As the patient is in progressive stage of hypovolemic shock with altered vital signs as heart rate of 107 beats/ minute, respiratory rate 24 breaths/ minute, blood pressure- 104/55 mm Hg, monitor vital signs every 4th hourly. Check weight of the patient daily as decrease in weight indicates fluid loss and to monitor fluid status. A nurse should administer fluid and electrolytes through intra venous catheters to maintain the fluid status.
In hypovolemic shock, the first main intervention is to restore fluid volume so as to increase blood pressure (Bougle, 2013). Administer intravenous fluids as ordered to compensate the fluid loss (Naren, 2011). Administration of colloids causes rapid plasma expansion due to increase in oncotic pressure and quickly maintains circulation (Bougle, 2013). But few studies suggest that even though crystalloids are cheaper, they are more effective than colloids. A study reported that patients with trauma or in post operative period, there is no evidence that colloids are more effective than crystalloids (Bougle, 2013).
A study suggests that administration of albumin was safe for fluid resuscitation for post operative patients (Perel, 2011). James in 2011 has compared 0.9% saline with hydroxyethyl starch in patients with penetrating injury and surgeries and suggest that these patients require >3 liters of fluid resuscitation. Hypertonic saline infusion is very important in case of hypovolemic shock (Burgler, 2011). Administer 0.9% normal saline and Ringer lactate. This fluid remains in intra vascular space and increases intravascular volume (Kayilioglu, 2015). In 2011, Haut suggests that intravenous fluid administration during pre hospital time increasing mortality in trauma patients.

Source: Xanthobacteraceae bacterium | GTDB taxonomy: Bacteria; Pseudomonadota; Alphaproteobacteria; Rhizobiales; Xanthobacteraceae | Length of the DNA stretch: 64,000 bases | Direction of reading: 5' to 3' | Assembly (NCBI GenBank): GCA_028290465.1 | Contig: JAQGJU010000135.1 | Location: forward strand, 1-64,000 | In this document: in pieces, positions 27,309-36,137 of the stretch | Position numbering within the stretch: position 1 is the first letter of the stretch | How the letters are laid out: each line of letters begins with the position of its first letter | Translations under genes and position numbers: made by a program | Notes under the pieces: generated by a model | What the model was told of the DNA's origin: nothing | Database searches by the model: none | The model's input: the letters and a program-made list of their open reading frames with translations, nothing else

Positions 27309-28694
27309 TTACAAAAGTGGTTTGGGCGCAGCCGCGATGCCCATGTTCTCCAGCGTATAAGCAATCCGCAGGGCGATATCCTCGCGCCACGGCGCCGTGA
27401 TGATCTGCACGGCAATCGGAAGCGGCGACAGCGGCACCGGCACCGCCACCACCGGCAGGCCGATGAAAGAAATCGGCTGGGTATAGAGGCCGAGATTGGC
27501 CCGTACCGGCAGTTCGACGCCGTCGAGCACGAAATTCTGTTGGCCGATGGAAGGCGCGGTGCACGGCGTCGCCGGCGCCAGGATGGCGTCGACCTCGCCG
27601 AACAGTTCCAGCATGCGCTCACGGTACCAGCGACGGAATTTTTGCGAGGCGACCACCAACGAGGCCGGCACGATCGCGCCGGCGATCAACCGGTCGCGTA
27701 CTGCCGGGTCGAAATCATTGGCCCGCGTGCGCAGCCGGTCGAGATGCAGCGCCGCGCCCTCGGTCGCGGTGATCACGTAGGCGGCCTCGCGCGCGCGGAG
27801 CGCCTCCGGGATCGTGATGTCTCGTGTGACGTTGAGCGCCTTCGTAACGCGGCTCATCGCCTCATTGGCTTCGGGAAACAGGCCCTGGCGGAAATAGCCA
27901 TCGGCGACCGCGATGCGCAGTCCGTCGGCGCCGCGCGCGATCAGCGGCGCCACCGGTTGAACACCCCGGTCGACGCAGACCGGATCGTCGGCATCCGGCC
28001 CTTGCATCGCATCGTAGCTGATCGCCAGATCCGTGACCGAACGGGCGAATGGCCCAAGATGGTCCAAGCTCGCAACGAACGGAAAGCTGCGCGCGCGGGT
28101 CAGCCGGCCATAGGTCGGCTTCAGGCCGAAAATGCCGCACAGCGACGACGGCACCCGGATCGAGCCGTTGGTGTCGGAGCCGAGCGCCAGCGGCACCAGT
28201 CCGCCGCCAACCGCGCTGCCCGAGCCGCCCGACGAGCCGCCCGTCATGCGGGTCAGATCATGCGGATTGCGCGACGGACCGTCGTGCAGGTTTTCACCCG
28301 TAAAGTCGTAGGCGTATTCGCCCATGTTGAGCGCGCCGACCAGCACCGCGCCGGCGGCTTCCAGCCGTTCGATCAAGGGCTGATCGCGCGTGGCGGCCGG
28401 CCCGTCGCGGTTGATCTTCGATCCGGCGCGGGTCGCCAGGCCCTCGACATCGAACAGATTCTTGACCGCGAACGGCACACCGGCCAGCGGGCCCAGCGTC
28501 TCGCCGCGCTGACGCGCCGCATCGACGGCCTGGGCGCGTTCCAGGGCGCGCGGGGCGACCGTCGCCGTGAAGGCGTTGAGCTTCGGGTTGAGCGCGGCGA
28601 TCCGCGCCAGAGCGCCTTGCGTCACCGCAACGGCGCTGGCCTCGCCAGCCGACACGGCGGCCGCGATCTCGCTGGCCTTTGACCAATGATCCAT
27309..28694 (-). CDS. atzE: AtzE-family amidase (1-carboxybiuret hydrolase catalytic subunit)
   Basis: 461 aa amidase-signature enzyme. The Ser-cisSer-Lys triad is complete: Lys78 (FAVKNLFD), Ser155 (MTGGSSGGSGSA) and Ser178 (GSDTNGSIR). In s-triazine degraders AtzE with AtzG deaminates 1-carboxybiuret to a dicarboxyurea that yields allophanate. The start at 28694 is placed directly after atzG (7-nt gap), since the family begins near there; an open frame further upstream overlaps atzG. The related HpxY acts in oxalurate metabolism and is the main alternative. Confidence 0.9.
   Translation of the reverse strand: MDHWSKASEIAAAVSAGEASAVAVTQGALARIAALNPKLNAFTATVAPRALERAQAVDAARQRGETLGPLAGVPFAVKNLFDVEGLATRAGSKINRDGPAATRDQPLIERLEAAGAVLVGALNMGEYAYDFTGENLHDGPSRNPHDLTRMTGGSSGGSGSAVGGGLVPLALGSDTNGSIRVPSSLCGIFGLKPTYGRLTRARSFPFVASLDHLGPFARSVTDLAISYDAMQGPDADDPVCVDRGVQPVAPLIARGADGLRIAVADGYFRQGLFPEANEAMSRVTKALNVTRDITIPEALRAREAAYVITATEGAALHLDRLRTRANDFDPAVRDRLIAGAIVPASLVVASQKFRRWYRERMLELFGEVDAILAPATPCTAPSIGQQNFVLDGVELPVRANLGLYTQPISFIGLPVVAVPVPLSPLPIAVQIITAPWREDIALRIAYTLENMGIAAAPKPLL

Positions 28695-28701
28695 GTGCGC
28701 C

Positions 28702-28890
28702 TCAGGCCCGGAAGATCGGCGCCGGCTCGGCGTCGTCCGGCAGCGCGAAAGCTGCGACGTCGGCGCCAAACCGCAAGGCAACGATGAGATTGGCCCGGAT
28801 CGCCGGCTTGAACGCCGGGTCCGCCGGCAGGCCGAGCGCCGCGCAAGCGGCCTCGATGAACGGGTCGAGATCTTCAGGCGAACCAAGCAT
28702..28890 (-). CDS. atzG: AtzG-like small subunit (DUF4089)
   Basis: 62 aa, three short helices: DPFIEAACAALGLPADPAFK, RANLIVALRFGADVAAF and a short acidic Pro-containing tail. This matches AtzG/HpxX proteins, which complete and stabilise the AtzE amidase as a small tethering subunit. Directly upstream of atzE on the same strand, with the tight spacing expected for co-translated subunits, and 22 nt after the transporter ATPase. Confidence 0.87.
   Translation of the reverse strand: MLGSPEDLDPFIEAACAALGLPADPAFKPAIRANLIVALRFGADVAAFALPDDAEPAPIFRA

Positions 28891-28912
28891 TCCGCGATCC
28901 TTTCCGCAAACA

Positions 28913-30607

Ringer lactate solution should be administered cautiously in all shock patients as in case of progressive shock, liver cannot convert lactate to bicarbonate. Blood should be administered, if the patient doesn’t respond to IV fluids cautiously (Authority, NB, 2011, Duan, 2015). An indwelling bladder catheter should also be inserted to monitor fluid status. Instruct the patient take 3L of fluid/ day to replace the lost the fluids and electrolytes in the serum (Duan, 2015).
Mr. Jensen will not develop organ ischemia/ dysfunction as evidenced by absence of parameter deviations (Lewis, 2014, Hinkle, 2014).
Neurologic ischemia- perform neurological assessment and monitor the level of consciousness, orientation to time, place and person, memory and intellectual capacity once in every hour to understand the cerebral blood flow status (Louis, 2015). Note for any changes in patient’s behavior. Provide safe environment to protect confused patients from injury. Provide a noise free environment and allow taking rest (Hinkle, 2014).
Renal ischemia- monitor for signs of renal ischemia as this most often occurs in case of hypovolemic shock and multiple organ failure (Joseph, 2011). Monitor intake output daily to note for decrease urine output which indicates progressive renal ischemia. Send samples for examination of specific gravity, blood, sodium and albumin in urine. Monitor serum BUN, creatinine levels, and electrolytes level to assess renal function (Davis, 2014). To accurately measure urinary output, insert bladder catheter. Check weight daily to monitor fluid status and evaluate renal function (Lewis, 2014). Administer fluids as ordered to maintain adequate renal perfusion. Monitor for fluid overload to identify for over treatment. Note for renal parameter deviations.